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Green Building Bible, Fourth Edition
Green Building Bible, fourth edition (both books)
These two books are the perfect starting place to help you get to grips with one of the most vitally important aspects of our society - our homes and living environment.

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  1.  
    Couple of things from the Smart Export Guarantee consultation link earlier in the thread:

    To qualify for the guarantee of an export payment:
    1) your system must be MCS certified, no DIY or non-MCS fitters
    2) you must be exporting from a generation system IE not one with battery storage

    Could see these deterring some uptake among GBF

    Suppliers could voluntarily choose to pay you for exporting from your battery storage, but you've no guarantee they won't change their mind after you have paid to install the battery.
    •  
      CommentAuthordjh
    • CommentTimeJun 22nd 2019
     
    I suppose that a battery is not generating electricity or indeed exporting in a net sense, so it doesn't seem unreasonable that it should be excluded from an export scheme designed to support the installation of new generation schemes. Hopefully in due course there may be a scheme for battery-based balancing systems but at least one major proposed component of such systems - vehicle-to-grid - is still being developed, so it's not too surprising that a scheme to support installations is not yet there. Some suppliers are of course already offering schemes of their own. I think batteries are still in early-adopter territory.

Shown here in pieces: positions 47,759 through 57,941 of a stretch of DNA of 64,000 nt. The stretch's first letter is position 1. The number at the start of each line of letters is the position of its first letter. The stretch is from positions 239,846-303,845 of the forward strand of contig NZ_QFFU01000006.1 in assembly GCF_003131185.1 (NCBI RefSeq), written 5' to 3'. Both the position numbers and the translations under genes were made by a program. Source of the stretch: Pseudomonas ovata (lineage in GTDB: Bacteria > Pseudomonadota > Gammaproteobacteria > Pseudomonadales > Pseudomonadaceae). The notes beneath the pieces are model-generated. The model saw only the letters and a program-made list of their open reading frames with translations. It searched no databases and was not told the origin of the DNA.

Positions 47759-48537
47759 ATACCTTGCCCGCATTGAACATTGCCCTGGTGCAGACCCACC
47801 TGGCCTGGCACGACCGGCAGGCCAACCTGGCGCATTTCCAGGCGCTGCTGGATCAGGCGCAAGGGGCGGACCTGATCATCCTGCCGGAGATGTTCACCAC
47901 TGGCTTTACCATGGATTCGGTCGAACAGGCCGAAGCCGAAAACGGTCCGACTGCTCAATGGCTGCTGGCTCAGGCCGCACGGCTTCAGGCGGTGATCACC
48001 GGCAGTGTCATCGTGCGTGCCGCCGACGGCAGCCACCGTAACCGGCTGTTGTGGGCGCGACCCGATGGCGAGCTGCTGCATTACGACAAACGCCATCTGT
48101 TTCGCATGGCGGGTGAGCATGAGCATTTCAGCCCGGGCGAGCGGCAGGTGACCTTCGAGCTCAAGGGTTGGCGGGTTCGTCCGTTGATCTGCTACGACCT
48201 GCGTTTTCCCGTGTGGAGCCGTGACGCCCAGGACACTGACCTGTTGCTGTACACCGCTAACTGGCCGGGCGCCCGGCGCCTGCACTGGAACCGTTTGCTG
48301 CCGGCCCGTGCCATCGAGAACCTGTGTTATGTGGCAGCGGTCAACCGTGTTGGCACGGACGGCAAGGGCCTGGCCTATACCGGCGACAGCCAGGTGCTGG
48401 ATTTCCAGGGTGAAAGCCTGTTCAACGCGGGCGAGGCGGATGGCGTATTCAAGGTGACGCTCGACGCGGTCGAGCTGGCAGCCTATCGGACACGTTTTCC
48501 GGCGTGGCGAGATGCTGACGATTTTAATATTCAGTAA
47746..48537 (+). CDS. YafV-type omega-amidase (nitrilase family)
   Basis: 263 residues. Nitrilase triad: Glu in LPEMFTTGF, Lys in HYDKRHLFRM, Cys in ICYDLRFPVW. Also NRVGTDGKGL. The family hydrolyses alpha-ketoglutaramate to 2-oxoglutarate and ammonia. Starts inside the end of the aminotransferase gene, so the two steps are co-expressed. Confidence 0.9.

2.  
    It would be interesting to know how strict the definition of 'battery' is.

    We have 2 SunAmp units which take PV diverted power as a priority, with any surplus then exported to grid. This has been working quite well in the last few weeks of very variable weather. Any shortfall on grey days is drawn down from the grid.

    The SunAmp is technically heat storage rather than electricity storage, but by definition it bites a chunk out of the generated electricity that would otherwise be exported to the grid.

    Then again, so does my fridge, which is a form of negative-heat storage too I suppose...
    •  
      CommentAuthordjh
    • CommentTimeJun 24th 2019 edited
     
    Posted By: Doubting_ThomasIt would be interesting to know how strict the definition of 'battery' is.

    We have 2 SunAmp units which take PV diverted power as a priority, with any surplus then exported to grid.

    I'm not sure what your uncertainty is. The Smart Export Guarantee is all about guaranteeing payment for exports of electricity. A SunAmp doesn't do that, but it does reduce the exported electricity as you observe. So I think the effect is easily predictable.
    • CommentAuthorbhommels
    • CommentTimeJun 25th 2019
     
    @Doubting_Thomas
    Some light is shed on the HMRC argument here. It seems that the UK wants to be the best boy/girl in class, and that its "good" intentions backfire once again:
    https://www.pv-magazine.com/2019/05/08/uk-mulls-15-rise-in-vat-rates-that-would-hit-residential-solar-and-storage/
    • CommentAuthorCWatters
    • CommentTimeJul 3rd 2019